“I am bisexual. I live in a country where they hate me and don’t love me for who I am. This feeling is horrible, there are people who don’t want me here just because of my sexual condition,” environmental activist and student Paulina Pietrzykowska (19 years old) told Europa Hoy, highlighting how after each march in favor of gay rights, recommends on social networks not to return home alone.
Like her, thousands of young Poles long to go to study outside the country, not so much for their future jobs but for their personal situation.
Even so, both Paulina and her partner Kasia breathe a sigh of relief because their country is part of the European Union. “The EU is very important to us because of the idea that although Poland has its borders, it is part of a larger project,” says Paulina. Kasia is more direct: «If we were not in the EU, Poland would follow in the footsteps of its neighbors around Russia: Belarus and Ukraine. “We would be much further behind.”
Since the beginning of 2019, in Poland there have been more than 80 cases in which regions, counties or municipalities have passed resolutions declaring themselves free from the so-called ‘LGBT ideology’, or have adopted ‘Regional Charters of Family Rights’ or discriminatory provisions for single-parent and LGBTI families.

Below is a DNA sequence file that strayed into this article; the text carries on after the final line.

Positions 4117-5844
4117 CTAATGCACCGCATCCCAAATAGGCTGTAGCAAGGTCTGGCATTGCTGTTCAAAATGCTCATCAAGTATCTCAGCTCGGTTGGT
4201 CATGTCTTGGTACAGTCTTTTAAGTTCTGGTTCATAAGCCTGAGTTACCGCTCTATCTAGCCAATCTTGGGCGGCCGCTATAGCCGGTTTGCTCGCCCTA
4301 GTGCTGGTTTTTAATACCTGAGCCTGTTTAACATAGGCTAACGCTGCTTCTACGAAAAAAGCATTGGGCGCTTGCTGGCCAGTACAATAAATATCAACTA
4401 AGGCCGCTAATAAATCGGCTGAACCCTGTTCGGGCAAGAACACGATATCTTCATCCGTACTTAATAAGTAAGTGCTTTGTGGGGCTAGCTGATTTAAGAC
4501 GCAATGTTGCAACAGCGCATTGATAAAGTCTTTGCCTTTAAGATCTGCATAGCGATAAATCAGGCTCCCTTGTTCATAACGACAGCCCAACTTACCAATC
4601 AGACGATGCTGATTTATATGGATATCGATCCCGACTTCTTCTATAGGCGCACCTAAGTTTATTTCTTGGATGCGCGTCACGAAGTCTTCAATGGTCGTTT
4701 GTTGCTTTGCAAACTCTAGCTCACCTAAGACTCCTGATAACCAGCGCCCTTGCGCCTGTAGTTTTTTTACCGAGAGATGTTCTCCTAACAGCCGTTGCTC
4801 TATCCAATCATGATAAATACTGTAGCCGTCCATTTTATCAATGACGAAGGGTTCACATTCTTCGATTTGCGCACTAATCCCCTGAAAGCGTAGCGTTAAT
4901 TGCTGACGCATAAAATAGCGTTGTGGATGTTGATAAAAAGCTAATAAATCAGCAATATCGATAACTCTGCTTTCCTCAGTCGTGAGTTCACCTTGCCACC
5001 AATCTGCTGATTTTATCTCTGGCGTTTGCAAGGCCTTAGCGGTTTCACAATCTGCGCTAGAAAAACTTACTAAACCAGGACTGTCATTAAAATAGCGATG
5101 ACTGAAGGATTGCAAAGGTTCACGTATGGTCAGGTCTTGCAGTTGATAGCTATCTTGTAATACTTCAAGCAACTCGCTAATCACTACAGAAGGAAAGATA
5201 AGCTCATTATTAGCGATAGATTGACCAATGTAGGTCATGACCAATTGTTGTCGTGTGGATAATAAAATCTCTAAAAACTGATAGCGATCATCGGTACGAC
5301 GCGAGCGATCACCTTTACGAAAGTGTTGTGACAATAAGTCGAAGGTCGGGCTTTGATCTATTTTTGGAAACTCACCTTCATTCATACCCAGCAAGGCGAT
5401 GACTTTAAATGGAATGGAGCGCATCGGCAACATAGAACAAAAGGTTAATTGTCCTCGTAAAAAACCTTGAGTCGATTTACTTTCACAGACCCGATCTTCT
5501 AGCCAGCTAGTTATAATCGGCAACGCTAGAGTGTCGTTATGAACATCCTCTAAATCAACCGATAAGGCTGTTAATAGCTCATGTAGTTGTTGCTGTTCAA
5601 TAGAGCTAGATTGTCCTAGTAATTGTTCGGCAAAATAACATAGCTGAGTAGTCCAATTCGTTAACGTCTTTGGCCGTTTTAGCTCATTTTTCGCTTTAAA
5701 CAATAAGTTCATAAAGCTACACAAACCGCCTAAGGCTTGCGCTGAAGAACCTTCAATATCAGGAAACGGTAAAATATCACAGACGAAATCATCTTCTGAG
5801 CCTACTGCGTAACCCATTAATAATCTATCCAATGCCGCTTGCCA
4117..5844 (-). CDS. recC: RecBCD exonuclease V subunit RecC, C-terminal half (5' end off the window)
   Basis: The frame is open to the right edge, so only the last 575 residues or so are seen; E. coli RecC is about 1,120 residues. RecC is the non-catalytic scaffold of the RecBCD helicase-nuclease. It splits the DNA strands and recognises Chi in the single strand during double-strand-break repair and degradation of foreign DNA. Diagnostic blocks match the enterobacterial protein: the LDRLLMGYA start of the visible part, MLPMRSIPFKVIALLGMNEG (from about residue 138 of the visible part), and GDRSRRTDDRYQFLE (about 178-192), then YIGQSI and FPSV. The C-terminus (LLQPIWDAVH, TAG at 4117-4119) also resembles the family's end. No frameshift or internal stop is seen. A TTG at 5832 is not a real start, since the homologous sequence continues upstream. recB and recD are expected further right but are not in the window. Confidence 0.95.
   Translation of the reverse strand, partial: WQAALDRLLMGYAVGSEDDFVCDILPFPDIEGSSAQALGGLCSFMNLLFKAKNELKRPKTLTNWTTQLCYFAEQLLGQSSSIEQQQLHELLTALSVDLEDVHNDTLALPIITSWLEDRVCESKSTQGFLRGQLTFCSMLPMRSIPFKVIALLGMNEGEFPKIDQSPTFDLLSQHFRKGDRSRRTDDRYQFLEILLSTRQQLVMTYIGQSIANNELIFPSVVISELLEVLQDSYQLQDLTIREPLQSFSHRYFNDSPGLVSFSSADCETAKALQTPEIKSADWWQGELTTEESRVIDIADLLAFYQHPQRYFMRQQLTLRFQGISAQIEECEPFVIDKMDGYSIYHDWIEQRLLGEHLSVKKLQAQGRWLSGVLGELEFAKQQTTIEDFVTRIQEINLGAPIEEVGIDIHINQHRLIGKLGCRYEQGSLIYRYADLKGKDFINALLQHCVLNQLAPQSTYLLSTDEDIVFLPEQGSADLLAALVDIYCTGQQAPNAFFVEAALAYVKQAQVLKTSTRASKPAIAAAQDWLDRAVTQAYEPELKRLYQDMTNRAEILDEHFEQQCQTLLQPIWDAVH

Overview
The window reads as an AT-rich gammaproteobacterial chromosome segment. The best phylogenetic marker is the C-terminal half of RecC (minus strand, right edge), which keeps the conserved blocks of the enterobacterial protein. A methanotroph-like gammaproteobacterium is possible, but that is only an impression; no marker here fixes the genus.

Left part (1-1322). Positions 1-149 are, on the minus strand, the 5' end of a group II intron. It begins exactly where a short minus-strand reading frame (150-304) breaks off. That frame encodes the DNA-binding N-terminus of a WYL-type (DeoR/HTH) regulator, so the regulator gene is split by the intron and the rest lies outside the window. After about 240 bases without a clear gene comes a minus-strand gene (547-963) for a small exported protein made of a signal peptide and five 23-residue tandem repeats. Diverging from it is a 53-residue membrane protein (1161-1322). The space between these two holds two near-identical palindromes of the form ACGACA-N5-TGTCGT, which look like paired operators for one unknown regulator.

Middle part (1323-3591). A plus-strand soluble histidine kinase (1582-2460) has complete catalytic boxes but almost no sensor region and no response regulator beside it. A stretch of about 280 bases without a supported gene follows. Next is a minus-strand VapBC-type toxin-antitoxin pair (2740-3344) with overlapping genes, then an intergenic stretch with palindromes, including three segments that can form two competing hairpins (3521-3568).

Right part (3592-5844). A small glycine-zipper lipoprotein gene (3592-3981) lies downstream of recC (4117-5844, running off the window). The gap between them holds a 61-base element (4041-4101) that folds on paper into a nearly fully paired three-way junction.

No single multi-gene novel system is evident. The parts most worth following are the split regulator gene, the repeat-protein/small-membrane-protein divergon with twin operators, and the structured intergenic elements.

What is at stake in the conflict is money from EU funds. This is happening at a time when the European Parliament has adopted a resolution calling for the acceptance of same-sex couples and marriage across the European Union.
In another declaration on September 14, this one on the rights of LGBTI people in the EU (adopted with 387 votes in favor, 161 against and 123 abstentions), the European Parliament defended that Europeans must be able to fully exercise their rights, including the right to free movement in all parts of the Union. The resolution establishes that marriages or registered partnerships formed in a member state must be recognized in all of them uniformly, and same-sex spouses and partners must receive the same treatment as those of the opposite sex.